Ask the expert: your questions on growing the business answered
FinTech Futures is introducing a new fortnightly column, Ask The Expert! The column is designed to provide readers with practical advice on how to grow their businesses.
Greg Watts is our resident expert. He is the founder of Demand Creation Partners, a London-based growth consultancy that helps fintechs and payment firms to scale. He was previously head of market acceleration at Visa Europe.
QUESTION: What are the main reasons fintechs fail, and how can I avoid them?
Despite constant headlines about the latest unicorns and multibillion deals, there are many times the number of fintechs that don’t succeed.
The most common reason for failure? Many fintechs are growing at such a fast pace that they overlook some fundamentals.
In this column, we’ll take a step back and look at the basic elements for success for any fintech – and indeed, any start-up or high-growth business.
A recurring theme for many fintechs is the ability – or often, lack of ability – to focus, whether that’s on a value proposition, target audience, competitor or creation of a high-achieving internal culture. An inability to focus often leads to mistakes, missed opportunities and failure.
- Research target markets thoroughly
It’s surprising how many fintechs don’t undertake thorough research to underpin their growth strategies. Research doesn’t need to take long or be expensive, but it needs to be done well. For example: What are the characteristics of your target markets or sectors? How do you prioritise which to enter?
Many fintechs have their sights set on the UK and the US, but they frequently underestimate the time and level of investment required to effectively compete in these mature markets. As a result, they often fail to make the impact sought by investors.
It’s better strategically to target smaller markets with high growth potential and lower barriers to entry, and then use that success to create powerful case studies that help facilitate entry into more established markets.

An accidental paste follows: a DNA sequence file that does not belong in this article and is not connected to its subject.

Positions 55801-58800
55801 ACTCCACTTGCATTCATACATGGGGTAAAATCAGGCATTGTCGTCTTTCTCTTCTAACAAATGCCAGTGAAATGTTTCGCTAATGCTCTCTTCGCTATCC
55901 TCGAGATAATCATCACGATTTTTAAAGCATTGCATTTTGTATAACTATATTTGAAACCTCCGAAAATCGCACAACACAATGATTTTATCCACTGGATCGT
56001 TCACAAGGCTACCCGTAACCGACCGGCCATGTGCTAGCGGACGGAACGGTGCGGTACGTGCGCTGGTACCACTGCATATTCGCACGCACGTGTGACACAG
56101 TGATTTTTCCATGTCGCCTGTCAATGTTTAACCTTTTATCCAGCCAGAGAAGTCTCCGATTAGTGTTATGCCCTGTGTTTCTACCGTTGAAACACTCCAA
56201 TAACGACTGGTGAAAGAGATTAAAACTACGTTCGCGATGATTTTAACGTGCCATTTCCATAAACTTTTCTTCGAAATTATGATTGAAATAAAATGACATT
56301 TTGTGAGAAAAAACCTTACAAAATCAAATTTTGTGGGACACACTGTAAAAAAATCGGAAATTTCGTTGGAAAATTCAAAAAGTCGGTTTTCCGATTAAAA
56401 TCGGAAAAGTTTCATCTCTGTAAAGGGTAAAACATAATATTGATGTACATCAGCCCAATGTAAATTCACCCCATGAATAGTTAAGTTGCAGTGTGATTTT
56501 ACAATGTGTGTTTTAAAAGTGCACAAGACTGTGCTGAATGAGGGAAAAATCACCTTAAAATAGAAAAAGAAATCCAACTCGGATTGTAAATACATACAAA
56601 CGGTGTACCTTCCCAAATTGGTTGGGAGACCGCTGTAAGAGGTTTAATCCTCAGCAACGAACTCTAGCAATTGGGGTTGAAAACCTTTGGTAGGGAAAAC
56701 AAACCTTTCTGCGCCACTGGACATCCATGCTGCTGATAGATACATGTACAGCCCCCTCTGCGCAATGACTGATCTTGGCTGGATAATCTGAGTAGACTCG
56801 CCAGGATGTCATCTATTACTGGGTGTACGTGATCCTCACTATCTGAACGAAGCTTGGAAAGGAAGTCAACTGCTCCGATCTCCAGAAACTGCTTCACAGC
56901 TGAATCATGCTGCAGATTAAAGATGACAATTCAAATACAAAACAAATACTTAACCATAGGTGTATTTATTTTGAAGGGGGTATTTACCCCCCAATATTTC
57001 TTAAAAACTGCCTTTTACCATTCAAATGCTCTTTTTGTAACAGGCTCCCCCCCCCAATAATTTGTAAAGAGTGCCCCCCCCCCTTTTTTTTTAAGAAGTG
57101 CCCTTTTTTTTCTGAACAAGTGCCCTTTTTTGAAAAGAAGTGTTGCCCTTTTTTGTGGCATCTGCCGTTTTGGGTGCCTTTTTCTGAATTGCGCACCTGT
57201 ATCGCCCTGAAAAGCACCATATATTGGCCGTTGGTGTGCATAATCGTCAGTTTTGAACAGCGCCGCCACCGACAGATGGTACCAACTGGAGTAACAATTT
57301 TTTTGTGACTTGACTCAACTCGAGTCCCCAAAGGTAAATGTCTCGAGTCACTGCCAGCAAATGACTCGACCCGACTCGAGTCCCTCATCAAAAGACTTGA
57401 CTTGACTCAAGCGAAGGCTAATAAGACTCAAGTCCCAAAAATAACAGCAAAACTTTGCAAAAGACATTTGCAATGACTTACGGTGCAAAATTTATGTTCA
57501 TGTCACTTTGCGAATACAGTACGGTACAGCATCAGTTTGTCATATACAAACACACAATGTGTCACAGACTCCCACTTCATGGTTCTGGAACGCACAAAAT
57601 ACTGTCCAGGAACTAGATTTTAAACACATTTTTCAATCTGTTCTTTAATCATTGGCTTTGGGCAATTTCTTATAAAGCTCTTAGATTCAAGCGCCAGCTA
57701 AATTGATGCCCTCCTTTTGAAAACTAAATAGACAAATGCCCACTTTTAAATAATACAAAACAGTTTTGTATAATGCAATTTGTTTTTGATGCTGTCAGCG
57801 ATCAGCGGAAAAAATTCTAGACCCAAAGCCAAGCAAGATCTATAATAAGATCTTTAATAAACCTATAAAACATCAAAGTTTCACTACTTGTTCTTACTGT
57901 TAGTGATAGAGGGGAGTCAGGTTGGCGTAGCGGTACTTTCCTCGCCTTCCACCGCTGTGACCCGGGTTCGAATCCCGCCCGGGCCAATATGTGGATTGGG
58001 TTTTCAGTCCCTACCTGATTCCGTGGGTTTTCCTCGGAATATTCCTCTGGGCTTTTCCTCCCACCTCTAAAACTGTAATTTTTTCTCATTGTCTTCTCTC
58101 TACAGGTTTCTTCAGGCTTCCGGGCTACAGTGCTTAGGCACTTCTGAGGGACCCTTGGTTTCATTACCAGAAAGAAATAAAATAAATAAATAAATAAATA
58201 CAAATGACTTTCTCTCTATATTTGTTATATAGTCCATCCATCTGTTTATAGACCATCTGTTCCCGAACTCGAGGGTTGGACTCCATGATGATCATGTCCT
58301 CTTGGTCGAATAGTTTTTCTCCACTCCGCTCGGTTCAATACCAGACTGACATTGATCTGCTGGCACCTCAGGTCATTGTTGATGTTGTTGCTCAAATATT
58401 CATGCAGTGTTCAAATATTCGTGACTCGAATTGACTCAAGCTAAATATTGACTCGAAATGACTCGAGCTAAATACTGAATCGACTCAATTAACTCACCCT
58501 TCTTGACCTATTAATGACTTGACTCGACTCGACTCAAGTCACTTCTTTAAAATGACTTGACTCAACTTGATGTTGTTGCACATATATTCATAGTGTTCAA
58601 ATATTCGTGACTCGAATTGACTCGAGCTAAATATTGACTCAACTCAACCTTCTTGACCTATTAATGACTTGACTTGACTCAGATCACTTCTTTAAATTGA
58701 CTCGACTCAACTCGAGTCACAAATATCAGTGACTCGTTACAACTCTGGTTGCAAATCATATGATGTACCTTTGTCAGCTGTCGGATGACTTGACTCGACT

It may be worth, for example, starting instead with Central Eastern Europe or South American markets where mobile phone penetration is high, there are less barriers to entry, and where retailers and banks are looking for innovative ways to create digital payment tools that enhance the customer experience.
- Clarify your target customers and partners
Many fintechs target prospects too broadly, then get frustrated when their efforts yield few results. As a fintech, your customers will typically be retailers, banks, acquirers or other payment-related businesses.
Within retailers, for example, it’s vital to understand who you’re targeting. I sometimes hear: “We want to go after all retailers.” That’s an impossible task. How can finite sales and marketing resources pursue all retailers?
Clear prospect criteria is necessary to prioritise commercial efforts. For instance, does your solution help increase conversion or basket size – or both? Are you targeting higher or lower frequency purchases? Does your solution help every sector or just a few? Once you have these criteria in place, you can allocate weightings and tier prospects into groups.